July 19, 2013 — Controversy exists over what some mental health experts call “hypersexuality,” or sexual “addiction.” Namely, is it a mental disorder at all, or something else? It failed to make the cut in the recently updated Diagnostic and Statistical Manual of Mental Disorders, or DSM-5, considered the bible for diagnosing mental disorders. Yet sex addiction has been blamed for ruining relationships, lives and careers.Now, for the first time, UCLA researchers have measured how the brain behaves in so-called hypersexual people who have problems regulating their viewing of sexual images. The study found that the brain response of these individuals to sexual images was not related in any way to the severity of their hypersexuality but was instead tied only to their level of sexual desire.In other words, hypersexuality did not appear to explain brain differences in sexual response any more than simply having a high libido, said senior author Nicole Prause, a researcher in the department of psychiatry at the Semel Institute for Neuroscience and Human Behavior at UCLA.”Potentially, this is an important finding,” Prause said. “It is the first time scientists have studied the brain responses specifically of people who identify as having hypersexual problems.”The study appears in the current online edition of the journal Socioaffective Neuroscience and Psychology.A diagnosis of hypersexuality or sexual addiction is typically associated with people who have sexual urges that feel out of control, who engage frequently in sexual behavior, who have suffered consequences such as divorce or economic ruin as a result of their behaviors, and who have a poor ability to reduce those behaviors.But, said Prause and her colleagues, such symptoms are not necessarily representative of an addiction — in fact, non-pathological, high sexual desire could also explain this cluster of problems.One way to tease out the difference is to measure the brain’s response to sexual-image stimuli in individuals who acknowledge having sexual problems. If they indeed suffer from hypersexuality, or sexual addiction, their brain response to visual sexual stimuli could be expected be higher, in much the same way that the brains of cocaine addicts have been shown to react to images of the drug in other studies.The study involved 52 volunteers: 39 men and 13 women, ranging in age from 18 to 39, who reported having problems controlling their viewing of sexual images. They first filled out four questionnaires covering various topics, including sexual behaviors, sexual desire, sexual compulsions, and the possible negative cognitive and behavioral outcomes of sexual behavior. Participants had scores comparable to individuals seeking help for hypersexual problems.While viewing the images, the volunteers were monitored using electroencephalography (EEG), a non-invasive technique that measures brain waves, the electrical activity generated by neurons when they communicate with each other. Specifically, the researchers measured event-related potentials, brain responses that are the direct result of a specific cognitive event.”The volunteers were shown a set of photographs that were carefully chosen to evoke pleasant or unpleasant feelings,” Prause said. “The pictures included images of dismembered bodies, people preparing food, people skiing — and, of course, sex. …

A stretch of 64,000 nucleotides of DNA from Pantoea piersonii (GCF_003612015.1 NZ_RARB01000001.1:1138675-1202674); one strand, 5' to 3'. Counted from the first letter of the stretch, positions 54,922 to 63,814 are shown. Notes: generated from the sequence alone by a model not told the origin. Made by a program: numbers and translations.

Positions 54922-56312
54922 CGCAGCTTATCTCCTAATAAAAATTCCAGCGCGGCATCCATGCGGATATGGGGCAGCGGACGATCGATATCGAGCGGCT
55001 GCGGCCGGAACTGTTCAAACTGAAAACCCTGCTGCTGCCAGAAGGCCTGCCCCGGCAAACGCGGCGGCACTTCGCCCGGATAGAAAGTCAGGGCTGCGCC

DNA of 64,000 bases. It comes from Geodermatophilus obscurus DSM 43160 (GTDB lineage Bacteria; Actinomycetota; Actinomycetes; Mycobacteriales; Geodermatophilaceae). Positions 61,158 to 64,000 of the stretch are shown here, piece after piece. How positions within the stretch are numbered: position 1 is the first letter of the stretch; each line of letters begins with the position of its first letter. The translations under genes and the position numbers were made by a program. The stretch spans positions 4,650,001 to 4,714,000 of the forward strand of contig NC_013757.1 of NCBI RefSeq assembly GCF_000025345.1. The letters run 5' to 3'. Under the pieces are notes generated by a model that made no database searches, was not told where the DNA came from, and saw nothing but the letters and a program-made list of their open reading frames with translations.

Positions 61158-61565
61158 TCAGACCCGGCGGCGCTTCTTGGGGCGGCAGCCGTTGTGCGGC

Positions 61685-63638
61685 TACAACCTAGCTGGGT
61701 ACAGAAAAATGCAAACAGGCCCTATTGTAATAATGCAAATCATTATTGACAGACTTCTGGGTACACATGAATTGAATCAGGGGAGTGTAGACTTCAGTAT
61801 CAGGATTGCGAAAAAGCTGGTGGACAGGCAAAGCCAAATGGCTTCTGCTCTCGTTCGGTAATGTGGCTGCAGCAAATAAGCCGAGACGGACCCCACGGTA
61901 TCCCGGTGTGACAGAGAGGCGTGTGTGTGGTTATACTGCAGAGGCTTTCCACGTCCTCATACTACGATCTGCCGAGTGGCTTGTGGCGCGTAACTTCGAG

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New clue to cause of human narcolepsy